Designing Safe Facilities

Friday, September 16, 2011

In the spring of 1999,12 students and a teacher were killed by two gun-toting teenage boys at Columbine High School in Littleton, Colo., making school safety and security an overnight priority in communities across the nation. Eight years later, a second and even more deadly incident on the campus of the Virginia Polytechnic Institute and State University, where a student shot and killed 32 people, brought a renewed wave of concern and attention to security. But these two largest U.S. school shootings to date were by no means isolated incidents, as 60 similar events at American schools were reported between October 2007 and February 2008, according to a 2008 U.S. News & World Report article. ?Columbine was the undisputed impetus for a whole new focus on school security, and it had a major influence on the construction of new school buildings and the renovation of existing ones,? says Judy Marks, director of the National Clearinghouse for Educational Facilities, a program of the National Institute of Building Sciences that provides information on designing, building and maintaining safe, healthy, high-performing schools.
School Design: Key to Security

Emerging as a central element of this new focus, says Marks, was the theory of crime prevention through environmental design (CPTED), a term coined in a 1971 book of the same name by Florida State University criminologist C. Ray Jeffery. The basic principle of the previously unheralded CPTED is that a carefully designed physical environment can deter crime by limiting the opportunities for and vulnerabilities to negative influences. Highlighted in the 1999 National Institute of Justice report for school architects, ?The Appropriate and Effective Use of Security Technologies in U.S. Schools,? the CPTED concept has since been revised by several experts such as architect Oscar Newman and criminologist Timothy Crowe. Today it remains the security bible for the latest school construction and renovation.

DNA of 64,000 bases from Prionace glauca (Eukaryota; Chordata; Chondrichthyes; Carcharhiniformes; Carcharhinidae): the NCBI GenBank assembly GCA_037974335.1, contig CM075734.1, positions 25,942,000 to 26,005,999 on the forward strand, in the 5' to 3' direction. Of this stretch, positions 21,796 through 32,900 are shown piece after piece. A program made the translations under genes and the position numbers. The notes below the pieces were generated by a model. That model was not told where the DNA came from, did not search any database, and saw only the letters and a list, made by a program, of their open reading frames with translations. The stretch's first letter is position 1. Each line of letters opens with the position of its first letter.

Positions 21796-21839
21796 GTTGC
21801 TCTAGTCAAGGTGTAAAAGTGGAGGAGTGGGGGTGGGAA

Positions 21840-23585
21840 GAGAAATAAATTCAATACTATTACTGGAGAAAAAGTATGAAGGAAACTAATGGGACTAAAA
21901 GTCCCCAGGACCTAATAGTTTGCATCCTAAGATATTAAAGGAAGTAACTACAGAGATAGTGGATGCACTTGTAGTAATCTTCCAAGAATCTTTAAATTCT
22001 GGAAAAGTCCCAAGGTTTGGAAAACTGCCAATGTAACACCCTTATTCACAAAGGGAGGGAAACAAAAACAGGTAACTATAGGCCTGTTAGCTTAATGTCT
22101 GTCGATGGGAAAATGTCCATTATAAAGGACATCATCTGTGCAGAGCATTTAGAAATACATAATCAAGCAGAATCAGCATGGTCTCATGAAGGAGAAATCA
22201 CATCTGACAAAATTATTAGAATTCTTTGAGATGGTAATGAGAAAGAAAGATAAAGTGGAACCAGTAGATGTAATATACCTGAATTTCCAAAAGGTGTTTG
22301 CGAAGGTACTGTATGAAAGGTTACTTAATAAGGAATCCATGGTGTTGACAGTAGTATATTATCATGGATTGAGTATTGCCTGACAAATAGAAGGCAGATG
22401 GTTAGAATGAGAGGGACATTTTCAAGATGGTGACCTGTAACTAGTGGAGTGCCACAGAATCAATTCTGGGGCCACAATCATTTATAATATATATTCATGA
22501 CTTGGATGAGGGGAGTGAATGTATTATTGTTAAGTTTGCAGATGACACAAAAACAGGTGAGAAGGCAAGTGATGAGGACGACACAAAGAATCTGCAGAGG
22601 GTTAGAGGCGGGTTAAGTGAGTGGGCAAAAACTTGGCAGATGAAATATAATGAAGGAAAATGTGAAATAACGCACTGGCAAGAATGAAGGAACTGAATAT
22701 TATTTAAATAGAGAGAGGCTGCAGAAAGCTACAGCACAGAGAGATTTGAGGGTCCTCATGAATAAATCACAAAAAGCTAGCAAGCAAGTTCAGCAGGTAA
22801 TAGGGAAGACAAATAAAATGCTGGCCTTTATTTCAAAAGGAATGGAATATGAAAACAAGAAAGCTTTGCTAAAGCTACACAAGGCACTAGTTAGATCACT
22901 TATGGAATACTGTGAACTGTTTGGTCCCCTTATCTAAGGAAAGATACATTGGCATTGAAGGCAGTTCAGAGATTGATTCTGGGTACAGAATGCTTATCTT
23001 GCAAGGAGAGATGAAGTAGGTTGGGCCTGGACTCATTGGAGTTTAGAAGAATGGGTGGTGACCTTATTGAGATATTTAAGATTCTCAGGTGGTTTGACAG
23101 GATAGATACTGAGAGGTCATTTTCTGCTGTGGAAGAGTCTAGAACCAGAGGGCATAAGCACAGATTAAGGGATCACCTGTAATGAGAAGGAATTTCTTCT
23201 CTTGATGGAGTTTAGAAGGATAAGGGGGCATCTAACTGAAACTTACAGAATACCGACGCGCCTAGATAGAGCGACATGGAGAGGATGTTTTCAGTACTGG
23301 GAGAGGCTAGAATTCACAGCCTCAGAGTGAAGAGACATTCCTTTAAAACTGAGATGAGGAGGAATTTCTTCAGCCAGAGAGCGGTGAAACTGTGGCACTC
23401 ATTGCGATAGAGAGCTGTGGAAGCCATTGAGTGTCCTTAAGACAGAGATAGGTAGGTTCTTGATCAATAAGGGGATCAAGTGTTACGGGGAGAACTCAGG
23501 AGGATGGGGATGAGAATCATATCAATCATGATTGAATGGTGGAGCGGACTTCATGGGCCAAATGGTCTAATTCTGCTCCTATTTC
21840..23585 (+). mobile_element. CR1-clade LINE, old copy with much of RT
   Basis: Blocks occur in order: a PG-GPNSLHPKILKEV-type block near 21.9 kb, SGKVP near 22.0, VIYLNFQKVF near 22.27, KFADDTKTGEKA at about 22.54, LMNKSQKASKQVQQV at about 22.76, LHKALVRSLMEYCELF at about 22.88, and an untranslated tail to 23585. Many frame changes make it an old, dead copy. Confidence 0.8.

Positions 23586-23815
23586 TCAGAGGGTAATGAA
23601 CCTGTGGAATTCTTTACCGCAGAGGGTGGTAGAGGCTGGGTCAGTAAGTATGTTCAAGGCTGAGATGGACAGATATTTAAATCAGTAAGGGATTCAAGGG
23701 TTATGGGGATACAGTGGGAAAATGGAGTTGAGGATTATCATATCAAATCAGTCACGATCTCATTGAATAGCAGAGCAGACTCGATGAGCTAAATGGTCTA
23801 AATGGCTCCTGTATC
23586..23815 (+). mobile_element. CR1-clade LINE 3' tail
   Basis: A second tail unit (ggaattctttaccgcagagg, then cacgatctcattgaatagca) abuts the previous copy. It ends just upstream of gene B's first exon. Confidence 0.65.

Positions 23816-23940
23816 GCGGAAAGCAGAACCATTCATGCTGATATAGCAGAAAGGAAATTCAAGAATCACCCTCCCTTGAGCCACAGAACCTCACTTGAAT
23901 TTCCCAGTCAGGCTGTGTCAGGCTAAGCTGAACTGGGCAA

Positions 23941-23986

Kenneth Trump, president of National School Safety and Security Services, a national consulting firm, suggests that school boards and K12 administrators specify with architects that school designs include input from school security professionals and/or CPTED specialists with K12 experience. ?Too often, school administrators, school security officials and school resource officers are not involved in the early processes of new school design,? he says. ?District officials need to require contracted architects to fully engage these end-users in discussions and planning of security measures and safety into the design of new schools. Architects should also be required to work closely with principals, teachers and support staff who will work in the schools they design so they get input from them on the most practical and useful design that would facilitate education, supervision and safety.?

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